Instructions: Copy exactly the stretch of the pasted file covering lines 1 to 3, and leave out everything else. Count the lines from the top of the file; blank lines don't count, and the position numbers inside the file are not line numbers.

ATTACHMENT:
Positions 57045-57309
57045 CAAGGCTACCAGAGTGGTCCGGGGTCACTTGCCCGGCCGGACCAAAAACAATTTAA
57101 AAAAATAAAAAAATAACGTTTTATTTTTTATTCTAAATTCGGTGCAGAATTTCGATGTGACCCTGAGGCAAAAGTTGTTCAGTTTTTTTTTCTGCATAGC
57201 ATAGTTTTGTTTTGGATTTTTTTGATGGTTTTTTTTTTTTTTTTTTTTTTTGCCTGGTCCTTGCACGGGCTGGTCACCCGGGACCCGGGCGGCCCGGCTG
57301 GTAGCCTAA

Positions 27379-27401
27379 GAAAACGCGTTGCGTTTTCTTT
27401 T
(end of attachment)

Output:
Positions 57045-57309
57045 CAAGGCTACCAGAGTGGTCCGGGGTCACTTGCCCGGCCGGACCAAAAACAATTTAA
57101 AAAAATAAAAAAATAACGTTTTATTTTTTATTCTAAATTCGGTGCAGAATTTCGATGTGACCCTGAGGCAAAAGTTGTTCAGTTTTTTTTTCTGCATAGC